The self-study report demonstrates the University's commitment to peer review. In addition to providing an overview of the institution at this time, it summarizes the University's understanding of the most significant issues raised in the last re-accreditation review and evaluates how the institution responded to them. UNI's latest self-study report includes a section addressing how the institution has responded to the recommendations made by the re-accreditation review team that visited campus in February 2001. At the time, the University was required to submit a Progress Report on the General Education program and its assessment, which it did in fall 2004. The self-study also addresses the HLC criteria for continuing accreditation and the Foundations of Excellence Dimensions.
A self-study report has many audiences; certainly, the Higher Learning Commission and its review team is a critical one since the report must demonstrate that the institution is worthy of re-accreditation and continued affiliation with the Commission. A well-crafted self-study report contributes to an efficient and productive visit by the review team.
The self-study process can play a critical role in stimulating consideration of key issues and informing the campus community about strengths and challenges, opportunities for change, and possibilities for improvement. It can help the institution identify ways to more effectively achieve its mission. From the beginning, the intent of the UNI self-study has been to conduct a meaningful and transparent evaluation that will help move the institution forward in a positive direction.
Each individual faculty and staff member, and student, has a very important role to play in the re-accreditation process:
- Read the draft self-study report and submit any questions or comments you may have via the e-mail link on the re-accreditation web site.
- Attend the Open Forum where the self-study report and process will be discussed.
- Become familiar with UNI's mission and values statements, and consider how they impact your responsibilities and your experience at UNI.
- Consider the contributions you are making to the University's mission, including outreach.
- Be prepared to talk about your perceptions and your experiences with members of the re-accreditation review team should you have an opportunity to interact with one or more of the team members during the site visit.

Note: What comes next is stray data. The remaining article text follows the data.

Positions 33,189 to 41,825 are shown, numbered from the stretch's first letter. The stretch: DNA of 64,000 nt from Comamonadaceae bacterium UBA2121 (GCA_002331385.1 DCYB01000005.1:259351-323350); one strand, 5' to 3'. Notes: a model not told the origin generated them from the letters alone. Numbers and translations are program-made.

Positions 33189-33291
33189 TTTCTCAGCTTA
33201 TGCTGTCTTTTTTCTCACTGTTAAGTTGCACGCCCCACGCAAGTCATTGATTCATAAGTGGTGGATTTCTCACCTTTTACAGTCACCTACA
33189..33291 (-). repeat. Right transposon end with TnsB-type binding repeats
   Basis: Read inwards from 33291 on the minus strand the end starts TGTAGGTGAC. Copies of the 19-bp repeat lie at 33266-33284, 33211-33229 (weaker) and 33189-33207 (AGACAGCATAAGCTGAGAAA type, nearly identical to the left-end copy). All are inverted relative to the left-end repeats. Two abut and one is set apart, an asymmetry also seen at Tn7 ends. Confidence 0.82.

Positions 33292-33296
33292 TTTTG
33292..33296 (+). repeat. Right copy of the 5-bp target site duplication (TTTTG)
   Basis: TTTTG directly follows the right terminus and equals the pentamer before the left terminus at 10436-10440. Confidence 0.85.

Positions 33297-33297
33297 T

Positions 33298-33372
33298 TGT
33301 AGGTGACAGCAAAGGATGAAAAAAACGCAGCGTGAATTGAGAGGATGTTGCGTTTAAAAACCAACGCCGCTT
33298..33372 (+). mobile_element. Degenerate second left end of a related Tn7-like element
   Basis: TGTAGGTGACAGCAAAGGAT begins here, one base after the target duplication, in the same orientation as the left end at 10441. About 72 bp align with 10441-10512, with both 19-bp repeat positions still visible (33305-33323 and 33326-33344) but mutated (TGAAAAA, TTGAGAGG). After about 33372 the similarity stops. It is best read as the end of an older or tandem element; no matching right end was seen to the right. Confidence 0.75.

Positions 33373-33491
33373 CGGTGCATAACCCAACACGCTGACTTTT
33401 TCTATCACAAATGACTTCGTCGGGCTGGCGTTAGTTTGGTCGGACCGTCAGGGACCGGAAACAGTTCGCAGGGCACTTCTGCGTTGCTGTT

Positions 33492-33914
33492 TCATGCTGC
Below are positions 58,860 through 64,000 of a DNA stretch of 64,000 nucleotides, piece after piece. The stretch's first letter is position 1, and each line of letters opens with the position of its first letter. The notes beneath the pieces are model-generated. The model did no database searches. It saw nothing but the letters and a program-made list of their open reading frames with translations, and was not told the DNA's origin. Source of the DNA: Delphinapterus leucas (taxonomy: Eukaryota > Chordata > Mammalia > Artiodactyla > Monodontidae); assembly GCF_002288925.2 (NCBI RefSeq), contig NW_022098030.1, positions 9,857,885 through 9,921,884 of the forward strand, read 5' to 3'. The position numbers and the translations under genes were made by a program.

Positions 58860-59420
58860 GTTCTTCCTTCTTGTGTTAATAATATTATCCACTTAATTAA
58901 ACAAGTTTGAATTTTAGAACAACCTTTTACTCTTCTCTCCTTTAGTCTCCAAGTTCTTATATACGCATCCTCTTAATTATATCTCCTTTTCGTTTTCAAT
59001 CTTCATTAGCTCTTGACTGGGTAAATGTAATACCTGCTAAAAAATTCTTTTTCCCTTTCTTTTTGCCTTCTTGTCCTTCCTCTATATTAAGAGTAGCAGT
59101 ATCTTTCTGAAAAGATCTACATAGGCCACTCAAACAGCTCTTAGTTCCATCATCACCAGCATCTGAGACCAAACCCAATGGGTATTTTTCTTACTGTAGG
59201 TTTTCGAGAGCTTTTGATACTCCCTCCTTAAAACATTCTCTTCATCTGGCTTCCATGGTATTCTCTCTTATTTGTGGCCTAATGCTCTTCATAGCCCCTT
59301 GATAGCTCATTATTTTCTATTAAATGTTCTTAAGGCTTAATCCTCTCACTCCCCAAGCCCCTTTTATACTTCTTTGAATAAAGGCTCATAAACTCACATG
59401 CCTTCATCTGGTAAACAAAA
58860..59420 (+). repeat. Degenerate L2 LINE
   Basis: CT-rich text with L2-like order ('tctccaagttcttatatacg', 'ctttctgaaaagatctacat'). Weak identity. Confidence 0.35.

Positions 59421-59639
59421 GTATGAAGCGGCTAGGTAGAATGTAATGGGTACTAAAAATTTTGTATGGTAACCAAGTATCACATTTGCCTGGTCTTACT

The HLC is responsible for ensuring that colleges and universities in the North Central region of the United States meet standards defined by a uniform set of Criteria for Accreditation. Accreditation demonstrates the participating institution's commitment to sustaining a high level of accountability to students and the larger community. Institutional accreditation recognizes the overall quality of the organization; it covers all programs, sites, and methods of delivery.
The Commission is committed to making accreditation a learning experience that supports an institution's ability to sustain excellence, foster assessment and improvement, and demonstrate integrity and accountability. It seeks to support its affiliated organizations in meeting regional, national, and international expectations for higher learning.
- An accredited institution is eligible to apply for federal grants, loans, and other federal funds, including research funds.
- Students are eligible for federal (and in some instances state) grants and loans.
- Students earn degrees from an accredited institution, which may be important to graduate programs or employers.
- Students are eligible to take state licensure examinations in many professional fields.
- Students can transfer credits to other accredited universities.
- Employers who offer tuition assistance are more likely to reimburse their employees for courses taken at the University.
An institution can be denied re-accreditation, and lose its affiliation with the Higher Learning Commission, if it fails to meet one or more of the Criteria for Accreditation, or if it fails to meet the Obligations of Affiliation within a designated time after receiving a written warning of noncompliance. The Commission concludes each Institutional evaluation by making a decision about the affiliated status of the organization. Part of that decision involves setting the date for the next regular evaluation. The Commission may approve stipulations or provide permission for program and site expansion. It may ask that different kinds of reports be filed over the next few years. It can also mandate an additional visit focused on specific issues.
An organization is placed on notice if it is found to be pursuing a course of action that could result in its being unable to meet one or more Criteria for Accreditation. In placing an organization on notice, the HLC Board of Trustees identifies in the institution's Statement of Affiliation Status the specific conditions that led to its being placed on notice and sets a due date for a written report on corrective measures taken. The written report is typically due one year, and no more than two years, from the date the institution is placed on notice.
An organization also may be placed on probation if conditions exist that endanger its ability to meet one or more of the Commission's Criteria for Accreditation. In placing an organization on probation, the HLC Board of Trustees identifies in the Statement of Affiliation Status the specific conditions that led to probation and the date of the next evaluation, at which time the organization must provide clear evidence of its progress toward ameliorating those conditions. The maximum period of probation is two years. The Board's decision to remove probation is based on recommendations from an evaluation team and review committee.